Roswell Rudd and The Jazz Composer's Orchestra,
"Numatik Swing Band"
JCOA LP 1007
I'd expected a lot more. The release of a Jazz Composer's Orchestra opus is an event worth waiting for. Their first release was a 2-disc free form explosión that featured pianist Cecil Taylor, guitarist Larry Coryell and Pharoah Sanders on tenor sax. "Escalator Over The HUI" pianist composer Carla Bley's and poet Paul Haine's 3-disc “Chronotransduction" is a sphinx-like monolith consisting of equal musical, theatrical, and metaphysical proportions. It was fïnally released in the spring of 1972 after three years of planning and recording and featured the lik.es of Charlie Haden, Gato Barbieri, Linda Ronstadt, Jack Bruce, John McLaughlin, Howard Johnson, Don Preston, Don Cherry, Viva, and a dozen other luminaries. Trumpeter Don Cherry's "Relatively Suite ", released in 1973, was a diverting amalgam of advanced Western jazz improvisation and Eastern rhythmic serenity. Taken together, the JCO has compiled a remarkable body of work. Sadly, "Numatik Swing Band" adds little weight to that corpus.
The JCO is a non-profit, self-determination effort. Because of a number of complex reasons, not the least of which is the Orchestra 's size and the limited creative music scène even in New York, the JCO gets together these days to give workshops and to record only when in receipt of a grant from some deluded foundation. Last year they commissioned trombonist/composer Rudd to create works for the Orchestra. Rudd, known and admired principally for the hard playing he did with Archie Shepp's groups in the Sixties, pretty much falls on his face here as a composer and date leader.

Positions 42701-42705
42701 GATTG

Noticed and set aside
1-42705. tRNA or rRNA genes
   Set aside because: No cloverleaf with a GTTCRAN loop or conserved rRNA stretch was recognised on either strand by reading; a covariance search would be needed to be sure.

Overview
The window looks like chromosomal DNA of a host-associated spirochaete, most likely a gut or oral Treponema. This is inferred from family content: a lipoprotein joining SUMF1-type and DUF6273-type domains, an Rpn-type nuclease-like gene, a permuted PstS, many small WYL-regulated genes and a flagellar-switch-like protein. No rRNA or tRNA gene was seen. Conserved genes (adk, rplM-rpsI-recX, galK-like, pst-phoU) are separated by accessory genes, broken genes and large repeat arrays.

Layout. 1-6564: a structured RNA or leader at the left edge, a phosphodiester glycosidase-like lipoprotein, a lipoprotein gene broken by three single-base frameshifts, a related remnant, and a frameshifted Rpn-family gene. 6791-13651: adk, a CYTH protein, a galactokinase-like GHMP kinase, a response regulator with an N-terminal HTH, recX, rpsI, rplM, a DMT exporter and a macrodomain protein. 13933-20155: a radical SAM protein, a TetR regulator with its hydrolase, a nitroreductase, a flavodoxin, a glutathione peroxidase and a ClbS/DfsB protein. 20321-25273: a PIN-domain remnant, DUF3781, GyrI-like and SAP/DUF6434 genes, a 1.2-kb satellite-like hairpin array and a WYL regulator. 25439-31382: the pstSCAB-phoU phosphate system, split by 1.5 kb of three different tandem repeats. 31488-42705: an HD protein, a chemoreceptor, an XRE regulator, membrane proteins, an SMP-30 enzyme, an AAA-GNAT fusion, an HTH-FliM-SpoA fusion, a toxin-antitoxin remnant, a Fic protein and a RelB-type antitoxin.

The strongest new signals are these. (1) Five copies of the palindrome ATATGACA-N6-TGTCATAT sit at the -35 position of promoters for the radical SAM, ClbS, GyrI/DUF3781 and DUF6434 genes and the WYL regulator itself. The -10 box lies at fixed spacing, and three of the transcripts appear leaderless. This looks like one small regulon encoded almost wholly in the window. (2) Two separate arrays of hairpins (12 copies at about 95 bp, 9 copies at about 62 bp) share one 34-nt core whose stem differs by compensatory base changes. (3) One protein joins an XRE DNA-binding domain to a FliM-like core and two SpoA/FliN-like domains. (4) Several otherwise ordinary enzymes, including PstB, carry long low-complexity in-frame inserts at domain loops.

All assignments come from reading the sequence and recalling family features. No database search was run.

The major thing is that the Numatik Swing Band doesn't swing. As much swinging as goes on is to the credit of the rhythm section and the soloists. Rudd's ensemble scoring, though occasionally powerful, is mostly repetitious and limited. Thad Jones, of the Jones Lewis Big Band, for one, would have made far more diverse and colorful use of the rich resources-two dozen exceptional musicians-assembled here. And on top of the weak writing, what is written is executed imprecisely & sloppily. There was a week of open rehearsals held prior to the recording date at NYU's Loeb Student Center in July, 1973, but it just wasn't enough time, apparently. The whole event is poorly recorded, too.
Flashes of saving grace are provided by vocalist (and ex-Detroiter) Sheila Jordán, on "Lullaby for Greg," who carnes this dirge with style and strength, for as long as she participates. Dewey Redman, on tenor, also manages to kick up some dust on the same tune. "Aerosphere" is the strongest cut on the album by virtue of the straight ahead cooking of Charlie Haden and Sirone, basses, Beaver Harris, drums, Enrico Rava, solo trumpet, and Charles Davis, solo tenor. I'm sorry, but Rudd should never have been given this date. Anyway, the JCOA shouldn't have released it. It does damage to the individual musicians involved, including Roswell, and far more to the deservedly-respected organization they are representing.